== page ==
HARTFORD, Conn.--The Hartford Steam Boiler Inspection and Insurance Company (HSB) today introduced a plug-in property underwriting program for insurers and alternative risk transfer (ART) organizations. The program combines property reinsurance capacity with a complete turnkey set of underwriting and risk management services.
Designed for insurance companies with a casualty focus and ART groups such as pools, purchasing groups and captives, the plug-in capability can help companies expand their property offerings faster and easier without adding needless expense. HSB provides all the necessary underwriting and support services from risk selection by property-dedicated underwriters averaging 25 years of experience to product design, management of filings, inspections and claim processing.
Known for working with other property-casualty insurers to embed equipment breakdown coverage into their product offerings, HSB can do the same for property insurance by providing reinsurance, underwriting and risk management services. This approach offers flexibility, the financial strength of HSB and complete back-office support. HSB's turnkey solution enables insurers and non-traditional risk transfer organizations to broaden the range of property coverages and risk services available to their clients.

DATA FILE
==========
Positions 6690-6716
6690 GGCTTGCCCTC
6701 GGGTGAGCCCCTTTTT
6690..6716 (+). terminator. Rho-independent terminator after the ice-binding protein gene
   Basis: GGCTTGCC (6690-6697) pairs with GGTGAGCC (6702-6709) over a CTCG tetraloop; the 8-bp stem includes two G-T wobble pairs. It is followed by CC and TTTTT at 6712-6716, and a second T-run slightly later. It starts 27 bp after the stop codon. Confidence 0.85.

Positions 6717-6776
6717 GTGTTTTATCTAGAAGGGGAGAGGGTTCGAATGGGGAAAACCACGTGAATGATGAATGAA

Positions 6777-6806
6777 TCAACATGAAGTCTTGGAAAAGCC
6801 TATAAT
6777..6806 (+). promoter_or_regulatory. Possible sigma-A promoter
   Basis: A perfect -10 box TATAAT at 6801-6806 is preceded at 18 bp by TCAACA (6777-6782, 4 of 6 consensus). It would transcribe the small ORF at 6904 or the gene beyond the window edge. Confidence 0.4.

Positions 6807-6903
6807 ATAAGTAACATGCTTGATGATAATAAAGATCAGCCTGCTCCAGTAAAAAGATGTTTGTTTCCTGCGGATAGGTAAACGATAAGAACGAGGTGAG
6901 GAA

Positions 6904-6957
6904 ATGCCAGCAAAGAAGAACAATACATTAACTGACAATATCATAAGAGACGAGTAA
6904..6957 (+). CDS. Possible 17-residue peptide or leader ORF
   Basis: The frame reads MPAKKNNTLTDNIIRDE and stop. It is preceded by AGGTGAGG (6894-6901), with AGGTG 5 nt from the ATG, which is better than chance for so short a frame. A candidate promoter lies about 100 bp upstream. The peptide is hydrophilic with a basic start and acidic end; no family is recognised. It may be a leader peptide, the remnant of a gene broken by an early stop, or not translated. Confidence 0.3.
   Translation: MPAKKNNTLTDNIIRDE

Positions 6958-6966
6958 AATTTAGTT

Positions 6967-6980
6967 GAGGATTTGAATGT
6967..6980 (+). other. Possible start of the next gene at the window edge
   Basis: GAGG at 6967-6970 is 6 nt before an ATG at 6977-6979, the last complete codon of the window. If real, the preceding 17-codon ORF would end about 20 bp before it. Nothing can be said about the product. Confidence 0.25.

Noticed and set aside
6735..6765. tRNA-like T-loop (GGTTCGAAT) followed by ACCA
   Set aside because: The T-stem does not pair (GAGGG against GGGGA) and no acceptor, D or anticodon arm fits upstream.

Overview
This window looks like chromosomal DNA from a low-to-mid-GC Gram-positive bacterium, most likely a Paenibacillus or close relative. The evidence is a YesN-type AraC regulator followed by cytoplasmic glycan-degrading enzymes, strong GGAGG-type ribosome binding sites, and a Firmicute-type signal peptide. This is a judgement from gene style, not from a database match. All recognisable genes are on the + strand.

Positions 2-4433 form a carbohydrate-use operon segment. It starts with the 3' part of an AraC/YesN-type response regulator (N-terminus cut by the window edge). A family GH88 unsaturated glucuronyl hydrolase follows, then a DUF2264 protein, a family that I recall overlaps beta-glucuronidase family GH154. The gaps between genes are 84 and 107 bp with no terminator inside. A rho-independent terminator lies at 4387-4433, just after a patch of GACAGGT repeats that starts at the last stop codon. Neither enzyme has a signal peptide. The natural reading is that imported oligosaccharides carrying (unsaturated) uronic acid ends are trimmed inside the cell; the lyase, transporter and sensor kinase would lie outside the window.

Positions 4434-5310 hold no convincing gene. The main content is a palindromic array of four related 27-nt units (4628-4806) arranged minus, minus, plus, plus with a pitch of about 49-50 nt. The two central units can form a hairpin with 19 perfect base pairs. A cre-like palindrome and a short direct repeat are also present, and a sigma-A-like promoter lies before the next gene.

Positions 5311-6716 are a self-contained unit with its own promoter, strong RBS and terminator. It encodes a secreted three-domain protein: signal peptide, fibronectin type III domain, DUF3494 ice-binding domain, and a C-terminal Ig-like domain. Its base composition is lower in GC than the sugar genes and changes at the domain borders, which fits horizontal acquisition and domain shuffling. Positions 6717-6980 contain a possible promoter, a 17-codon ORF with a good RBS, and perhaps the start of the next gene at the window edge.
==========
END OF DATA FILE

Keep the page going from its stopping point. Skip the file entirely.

"There are traditional insurers and ART organizations losing business to carriers with property and packaging capabilities," said W. MacKay Heckles, senior vice president and chief reinsurance officer for HSB. "But they face significant barriers to expanding their property offerings since they lack the infrastructure, data and expertise. HSB can be their property department - providing everything they need to be more competitive while helping to manage their own risk."
Volatility in the reinsurance markets has made it more difficult for insurers and ART organizations to find capacity with financial strength and program flexibility. Some reinsurers have been downgraded and others have withdrawn from sectors of the market. At the same time, insurers face increased competition, including foreign carriers, and there is renewed pressure on their own ratings and reserves.
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